If you’re new to recovery, there are some very basic steps you can take to ensure sobriety. It’s difficult for anyone to go from addiction to sobriety and vow to never drink or use drugs again. As you may already know, making a change like that is going to require support. You can get that support from friends, family, and professionals. But you can also get support simply in the way that you set up your schedule.
For instance, trying to do too much can be risky in early recovery. Because of all that you have to accomplish, your ability to stay calm will be impaired. With too many chores, tasks, responsibilities, or to-do lists, you’re more likely to feel frustrated, disappointed, or angry when things don’t go well. And too much emotional turmoil can put you at risk for relapse, especially if in the past you turned to drugs or alcohol to escape emotional pain. Below is a list of tips for working with your schedule so that you can stay focused, calm, and clear. And more importantly, these tips are meant to keep you sober for the long haul.
Make your schedule simple
- Try to eliminate anything in your schedule that is unnecessary. In fact, one of the best steps you can take to support yourself at the start of recovery is to simplify your life. Put your energy toward only what is necessary. Going to 12-step meetings, support groups, and meetings with your sponsor are crucial. But any other unnecessary activities you may need to let go of for awhile. Now, keep in mind that it’s important to include in your schedule time for self-care. So, you may need to assess whether any activities you’re doing now is adding to your sobriety or hurting it. Cutting out anything that is unnecessary may be help make your life easy to manage and cope with.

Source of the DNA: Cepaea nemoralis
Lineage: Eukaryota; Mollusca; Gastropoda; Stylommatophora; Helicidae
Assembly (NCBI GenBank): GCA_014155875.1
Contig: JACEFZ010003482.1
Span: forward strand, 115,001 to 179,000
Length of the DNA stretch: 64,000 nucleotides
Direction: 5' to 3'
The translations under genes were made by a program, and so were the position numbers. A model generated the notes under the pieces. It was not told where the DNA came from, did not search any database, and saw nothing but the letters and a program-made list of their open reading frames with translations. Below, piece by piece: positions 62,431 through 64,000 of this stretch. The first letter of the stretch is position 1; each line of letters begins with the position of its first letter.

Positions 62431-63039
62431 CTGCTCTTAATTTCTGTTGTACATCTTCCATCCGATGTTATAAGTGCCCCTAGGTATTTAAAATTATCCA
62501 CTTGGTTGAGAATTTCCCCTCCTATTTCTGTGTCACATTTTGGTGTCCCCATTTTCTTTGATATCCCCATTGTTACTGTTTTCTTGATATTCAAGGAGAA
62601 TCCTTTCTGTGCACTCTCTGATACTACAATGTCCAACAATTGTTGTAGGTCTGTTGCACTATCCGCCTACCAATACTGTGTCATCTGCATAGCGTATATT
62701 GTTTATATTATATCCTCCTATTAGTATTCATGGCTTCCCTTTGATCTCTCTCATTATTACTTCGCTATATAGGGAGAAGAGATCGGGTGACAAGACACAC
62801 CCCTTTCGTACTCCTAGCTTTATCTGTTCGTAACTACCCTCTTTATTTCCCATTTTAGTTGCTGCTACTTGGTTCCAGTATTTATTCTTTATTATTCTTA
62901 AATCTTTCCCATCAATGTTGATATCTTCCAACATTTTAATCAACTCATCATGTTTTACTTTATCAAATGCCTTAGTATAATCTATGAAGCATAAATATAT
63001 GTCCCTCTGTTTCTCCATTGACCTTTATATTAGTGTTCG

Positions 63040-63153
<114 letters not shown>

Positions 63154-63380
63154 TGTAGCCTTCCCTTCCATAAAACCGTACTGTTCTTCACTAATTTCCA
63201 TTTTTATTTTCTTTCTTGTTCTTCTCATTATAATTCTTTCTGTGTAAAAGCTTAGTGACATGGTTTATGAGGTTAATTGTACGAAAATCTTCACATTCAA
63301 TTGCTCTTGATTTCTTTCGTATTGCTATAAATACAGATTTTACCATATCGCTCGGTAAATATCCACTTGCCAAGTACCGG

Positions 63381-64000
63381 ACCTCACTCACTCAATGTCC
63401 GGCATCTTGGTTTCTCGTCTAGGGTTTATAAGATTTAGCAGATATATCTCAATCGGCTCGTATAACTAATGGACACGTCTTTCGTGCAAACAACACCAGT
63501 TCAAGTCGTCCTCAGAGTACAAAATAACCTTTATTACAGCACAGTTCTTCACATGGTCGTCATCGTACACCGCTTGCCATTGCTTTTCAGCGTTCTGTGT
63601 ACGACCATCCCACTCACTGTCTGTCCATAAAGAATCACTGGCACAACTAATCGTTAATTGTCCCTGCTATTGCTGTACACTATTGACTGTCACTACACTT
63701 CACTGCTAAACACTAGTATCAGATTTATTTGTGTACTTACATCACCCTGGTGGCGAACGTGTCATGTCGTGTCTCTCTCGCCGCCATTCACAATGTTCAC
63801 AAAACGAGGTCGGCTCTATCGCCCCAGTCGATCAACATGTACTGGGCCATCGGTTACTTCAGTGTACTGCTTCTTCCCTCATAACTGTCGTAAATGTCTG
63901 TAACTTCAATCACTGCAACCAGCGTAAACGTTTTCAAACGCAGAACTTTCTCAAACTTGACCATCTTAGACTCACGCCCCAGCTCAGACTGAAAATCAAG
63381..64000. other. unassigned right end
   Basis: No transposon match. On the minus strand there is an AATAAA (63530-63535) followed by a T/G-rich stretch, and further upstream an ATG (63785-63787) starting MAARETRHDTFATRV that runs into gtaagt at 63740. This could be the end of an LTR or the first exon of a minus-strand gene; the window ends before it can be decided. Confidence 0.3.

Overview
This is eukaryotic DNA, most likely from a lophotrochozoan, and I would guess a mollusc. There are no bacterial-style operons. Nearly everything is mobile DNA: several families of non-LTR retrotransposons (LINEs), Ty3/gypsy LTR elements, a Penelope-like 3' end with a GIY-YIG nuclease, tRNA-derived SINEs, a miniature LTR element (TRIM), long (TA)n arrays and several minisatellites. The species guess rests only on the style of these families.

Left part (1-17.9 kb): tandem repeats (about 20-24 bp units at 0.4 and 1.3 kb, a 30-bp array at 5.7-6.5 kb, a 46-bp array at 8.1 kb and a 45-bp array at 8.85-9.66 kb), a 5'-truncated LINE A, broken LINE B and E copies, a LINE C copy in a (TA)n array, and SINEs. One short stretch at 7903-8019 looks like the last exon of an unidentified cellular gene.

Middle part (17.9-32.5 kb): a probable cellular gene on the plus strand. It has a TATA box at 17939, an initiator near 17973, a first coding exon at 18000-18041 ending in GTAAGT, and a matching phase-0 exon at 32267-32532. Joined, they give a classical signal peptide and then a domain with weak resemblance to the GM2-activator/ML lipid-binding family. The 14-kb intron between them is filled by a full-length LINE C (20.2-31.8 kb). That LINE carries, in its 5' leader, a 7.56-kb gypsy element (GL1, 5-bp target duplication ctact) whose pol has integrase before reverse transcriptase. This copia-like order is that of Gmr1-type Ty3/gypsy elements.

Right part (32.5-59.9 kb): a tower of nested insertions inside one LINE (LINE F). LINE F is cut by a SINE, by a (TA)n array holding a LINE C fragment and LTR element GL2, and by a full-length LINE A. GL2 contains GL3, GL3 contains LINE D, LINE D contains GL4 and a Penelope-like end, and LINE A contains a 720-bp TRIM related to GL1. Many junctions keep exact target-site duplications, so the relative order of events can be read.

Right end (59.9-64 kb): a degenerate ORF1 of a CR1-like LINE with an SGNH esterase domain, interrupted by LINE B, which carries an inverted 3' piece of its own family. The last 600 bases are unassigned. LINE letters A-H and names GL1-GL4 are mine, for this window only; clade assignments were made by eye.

Create structure in your schedule
- Structure in a person’s schedule helps to create feelings of safety and security. And with these feelings, you may feel better equipped to grow and learn in your recovery. For instance, if you know that you always go to a meeting at noon on Tuesdays and Thursdays, then you don’t have to think about it. You just pick up and go when the time comes. This sort of ease makes a daily schedule require less energy and less thought. Life feels less chaotic. If you have a schedule that is unruly or difficult to manage, you will have less inner resources to face stress and cope with it. You may even feel like you don’t have your sobriety under control.
It’s important for new recovering addicts to simplify and structure their schedule for the first 90 days of their recovery. Recovery experts have found that the first 90 days are the most vulnerable for a person new to sobriety. They have more of a tendency to fall back into old habits and ways of responding to stress. And they may not yet have all the healthy tools they need to face stress when it comes. This alone can put them at risk for relapse. If you find that you need help in your early recovery, try the above suggestions.